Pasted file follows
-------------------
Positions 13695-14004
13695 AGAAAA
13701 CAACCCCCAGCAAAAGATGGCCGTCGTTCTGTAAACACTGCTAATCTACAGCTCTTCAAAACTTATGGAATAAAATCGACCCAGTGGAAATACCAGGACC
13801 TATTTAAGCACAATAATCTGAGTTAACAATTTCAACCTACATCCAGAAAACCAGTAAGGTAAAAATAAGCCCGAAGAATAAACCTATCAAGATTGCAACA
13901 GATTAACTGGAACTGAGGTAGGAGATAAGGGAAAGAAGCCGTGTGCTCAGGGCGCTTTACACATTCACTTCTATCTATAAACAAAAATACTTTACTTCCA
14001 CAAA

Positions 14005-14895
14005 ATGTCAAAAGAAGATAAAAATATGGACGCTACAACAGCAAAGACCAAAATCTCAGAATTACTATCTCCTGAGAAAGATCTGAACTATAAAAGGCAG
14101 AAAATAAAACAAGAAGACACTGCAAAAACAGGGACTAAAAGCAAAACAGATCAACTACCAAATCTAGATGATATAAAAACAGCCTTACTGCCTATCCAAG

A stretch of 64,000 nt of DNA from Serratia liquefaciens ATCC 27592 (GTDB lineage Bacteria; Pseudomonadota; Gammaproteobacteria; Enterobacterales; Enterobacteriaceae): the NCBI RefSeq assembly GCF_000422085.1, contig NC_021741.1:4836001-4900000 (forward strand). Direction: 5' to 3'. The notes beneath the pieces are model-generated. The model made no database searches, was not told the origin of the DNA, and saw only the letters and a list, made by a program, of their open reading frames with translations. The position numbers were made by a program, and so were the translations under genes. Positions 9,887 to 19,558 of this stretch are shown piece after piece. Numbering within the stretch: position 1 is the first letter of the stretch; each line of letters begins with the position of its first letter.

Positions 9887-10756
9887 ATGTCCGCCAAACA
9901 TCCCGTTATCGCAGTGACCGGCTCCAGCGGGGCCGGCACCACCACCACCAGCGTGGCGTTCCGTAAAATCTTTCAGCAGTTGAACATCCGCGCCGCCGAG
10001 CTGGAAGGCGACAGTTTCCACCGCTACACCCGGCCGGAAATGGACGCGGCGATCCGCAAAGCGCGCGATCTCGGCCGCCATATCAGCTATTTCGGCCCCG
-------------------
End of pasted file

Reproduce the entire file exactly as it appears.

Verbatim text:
Positions 13695-14004
13695 AGAAAA
13701 CAACCCCCAGCAAAAGATGGCCGTCGTTCTGTAAACACTGCTAATCTACAGCTCTTCAAAACTTATGGAATAAAATCGACCCAGTGGAAATACCAGGACC
13801 TATTTAAGCACAATAATCTGAGTTAACAATTTCAACCTACATCCAGAAAACCAGTAAGGTAAAAATAAGCCCGAAGAATAAACCTATCAAGATTGCAACA
13901 GATTAACTGGAACTGAGGTAGGAGATAAGGGAAAGAAGCCGTGTGCTCAGGGCGCTTTACACATTCACTTCTATCTATAAACAAAAATACTTTACTTCCA
14001 CAAA

Positions 14005-14895
14005 ATGTCAAAAGAAGATAAAAATATGGACGCTACAACAGCAAAGACCAAAATCTCAGAATTACTATCTCCTGAGAAAGATCTGAACTATAAAAGGCAG
14101 AAAATAAAACAAGAAGACACTGCAAAAACAGGGACTAAAAGCAAAACAGATCAACTACCAAATCTAGATGATATAAAAACAGCCTTACTGCCTATCCAAG

A stretch of 64,000 nt of DNA from Serratia liquefaciens ATCC 27592 (GTDB lineage Bacteria; Pseudomonadota; Gammaproteobacteria; Enterobacterales; Enterobacteriaceae): the NCBI RefSeq assembly GCF_000422085.1, contig NC_021741.1:4836001-4900000 (forward strand). Direction: 5' to 3'. The notes beneath the pieces are model-generated. The model made no database searches, was not told the origin of the DNA, and saw only the letters and a list, made by a program, of their open reading frames with translations. The position numbers were made by a program, and so were the translations under genes. Positions 9,887 to 19,558 of this stretch are shown piece after piece. Numbering within the stretch: position 1 is the first letter of the stretch; each line of letters begins with the position of its first letter.

Positions 9887-10756
9887 ATGTCCGCCAAACA
9901 TCCCGTTATCGCAGTGACCGGCTCCAGCGGGGCCGGCACCACCACCACCAGCGTGGCGTTCCGTAAAATCTTTCAGCAGTTGAACATCCGCGCCGCCGAG
10001 CTGGAAGGCGACAGTTTCCACCGCTACACCCGGCCGGAAATGGACGCGGCGATCCGCAAAGCGCGCGATCTCGGCCGCCATATCAGCTATTTCGGCCCCG